Singing activities are central to music lessons here. Our children become familiar with a number of simple songs and rhymes that are chosen both to achieve particular learning outcomes and to engage our children’s interest.

Children are also taught a number of singing games and rhymes which have benefits across the curriculum including:

  • social and listening skills
  • spatial awareness and coordination
  • memory
  • fluency of speech
  • language

Singing is also used by teachers to aid memory and recall in other subjects as well as at transition times throughout the school day.

How is Music taught in Early Years Foundation Stage (EYFS)?

At Newton Hall Infants’ we use Musical Development Matters in the Early Years by Nicola Burke as the basis for music lessons and music opportunities within the continuous provision.

“All vocal communication is comprised of musical elements such as pitch rhythm and timbre, demonstrating that musicality is an intrinsic part of being human”.

Nicola Burke

Musical Development Matters highlights four key areas of musical development:

  • Hearing and Listening
  • Vocalising and Singing
  • Moving and Dancing
  • Exploring and Playing

Opportunities to build skills in all four areas are provided in music lessons and within the wider environment and continuous provision. Resources from group activities are used in the continuous provision to aid the children’s memories and to encourage spontaneous singing and music making. Musical instruments are available in the environment for children to generate their own music in a creative way.

When children enter the school in Reception, we take their previous musical experiences into account and we’re keen to find out what songs and rhymes are familiar and important to them. We use this as a starting point to plan meaningful and progressive musical opportunities within a nurturing atmosphere.

How do we know that our children are making progress?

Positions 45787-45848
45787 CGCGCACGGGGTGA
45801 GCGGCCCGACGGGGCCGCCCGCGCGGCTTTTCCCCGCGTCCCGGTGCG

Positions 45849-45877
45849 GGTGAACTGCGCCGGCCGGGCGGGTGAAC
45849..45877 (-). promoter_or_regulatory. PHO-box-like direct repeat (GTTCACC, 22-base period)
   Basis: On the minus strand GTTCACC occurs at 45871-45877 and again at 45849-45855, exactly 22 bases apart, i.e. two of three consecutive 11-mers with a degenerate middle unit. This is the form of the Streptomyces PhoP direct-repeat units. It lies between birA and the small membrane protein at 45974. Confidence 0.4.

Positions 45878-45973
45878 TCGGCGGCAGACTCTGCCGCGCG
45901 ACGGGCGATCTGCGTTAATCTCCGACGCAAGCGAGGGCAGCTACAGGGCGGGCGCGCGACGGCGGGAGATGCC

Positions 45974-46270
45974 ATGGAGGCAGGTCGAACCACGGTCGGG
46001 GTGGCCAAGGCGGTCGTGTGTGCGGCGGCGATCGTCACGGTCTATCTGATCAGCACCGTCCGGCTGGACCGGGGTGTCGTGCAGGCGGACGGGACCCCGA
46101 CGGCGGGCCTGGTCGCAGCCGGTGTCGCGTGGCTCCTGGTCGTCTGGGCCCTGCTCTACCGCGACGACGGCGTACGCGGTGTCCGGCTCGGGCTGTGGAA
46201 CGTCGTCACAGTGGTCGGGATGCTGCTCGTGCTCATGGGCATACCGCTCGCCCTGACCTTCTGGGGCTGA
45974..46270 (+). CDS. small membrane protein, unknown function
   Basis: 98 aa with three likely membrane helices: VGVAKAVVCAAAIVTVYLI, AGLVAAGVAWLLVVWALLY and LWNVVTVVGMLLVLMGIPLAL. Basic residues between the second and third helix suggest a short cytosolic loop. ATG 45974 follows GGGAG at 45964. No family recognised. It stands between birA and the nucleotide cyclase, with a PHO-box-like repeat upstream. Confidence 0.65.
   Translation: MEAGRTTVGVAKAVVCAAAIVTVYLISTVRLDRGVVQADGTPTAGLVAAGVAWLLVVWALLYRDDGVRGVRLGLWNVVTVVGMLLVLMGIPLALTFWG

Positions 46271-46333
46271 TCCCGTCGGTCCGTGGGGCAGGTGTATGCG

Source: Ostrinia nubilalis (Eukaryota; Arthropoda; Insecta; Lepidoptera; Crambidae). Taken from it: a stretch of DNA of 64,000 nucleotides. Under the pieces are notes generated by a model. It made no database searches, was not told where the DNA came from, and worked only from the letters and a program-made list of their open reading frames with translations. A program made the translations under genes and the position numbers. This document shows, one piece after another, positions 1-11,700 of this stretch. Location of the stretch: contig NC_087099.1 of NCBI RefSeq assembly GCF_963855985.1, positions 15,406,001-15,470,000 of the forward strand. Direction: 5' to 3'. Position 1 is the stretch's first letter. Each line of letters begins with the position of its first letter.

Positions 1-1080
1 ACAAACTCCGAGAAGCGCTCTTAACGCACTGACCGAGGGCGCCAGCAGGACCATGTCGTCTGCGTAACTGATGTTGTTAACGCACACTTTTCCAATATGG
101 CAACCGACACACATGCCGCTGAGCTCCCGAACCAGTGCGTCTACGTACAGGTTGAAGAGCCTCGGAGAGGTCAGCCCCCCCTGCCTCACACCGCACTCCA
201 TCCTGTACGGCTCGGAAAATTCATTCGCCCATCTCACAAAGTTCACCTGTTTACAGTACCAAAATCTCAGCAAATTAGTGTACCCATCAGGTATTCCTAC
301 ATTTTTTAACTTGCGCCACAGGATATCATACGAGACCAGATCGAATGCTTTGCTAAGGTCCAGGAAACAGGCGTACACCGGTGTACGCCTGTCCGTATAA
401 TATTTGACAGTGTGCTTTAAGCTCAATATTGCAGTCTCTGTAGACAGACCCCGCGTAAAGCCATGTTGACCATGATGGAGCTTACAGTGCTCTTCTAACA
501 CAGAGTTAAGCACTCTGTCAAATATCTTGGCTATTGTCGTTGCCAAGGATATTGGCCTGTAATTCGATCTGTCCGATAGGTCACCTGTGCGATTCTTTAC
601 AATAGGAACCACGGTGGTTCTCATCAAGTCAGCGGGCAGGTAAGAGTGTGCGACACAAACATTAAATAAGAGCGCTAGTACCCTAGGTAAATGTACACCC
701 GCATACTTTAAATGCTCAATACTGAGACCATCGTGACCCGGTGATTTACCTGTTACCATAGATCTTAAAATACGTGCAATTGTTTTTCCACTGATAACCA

Ongoing assessments of the children’s knowledge and skills are observed weekly by the class teacher. Misconceptions are addressed and next steps carefully planned. Children’s outcomes are compared to the subject specific skills and knowledge documents, as well as the year group expectations from the National Curriculum or EYFS Framework. Senior leaders and subject leaders gather an overview of children’s learning and outcomes through monitoring activities. Regular assessments are collated for children in EYFS and Key Stage 1 which are used to plan appropriate next steps for their future learning, as well as provide an overview of learning within subjects across the whole school. Progress is monitored closely by subject leaders and senior management.

Impact of our Music teaching

At Newton Hall Infants’ School, we recognise the immense benefits of immersing children in music and singing. This allows our children to first develop an unconscious understanding of musical concepts that blossoms into musical literacy as they gain confidence in naming musical elements using accurate vocabulary.

Teaching music in this way builds cultural capital, strengthens our children’s self-esteem and encourages participation at a pace that suits the unique needs of individuals. Children are able to express their own musical preferences and ideas in an inclusive environment.

“We are all musical; we just need the opportunity.”

Welch (2017), quoted by Zoe Greenhalgh in ‘Music and Singing in the Early Years: A Guide to Singing with Young Children’ (2018).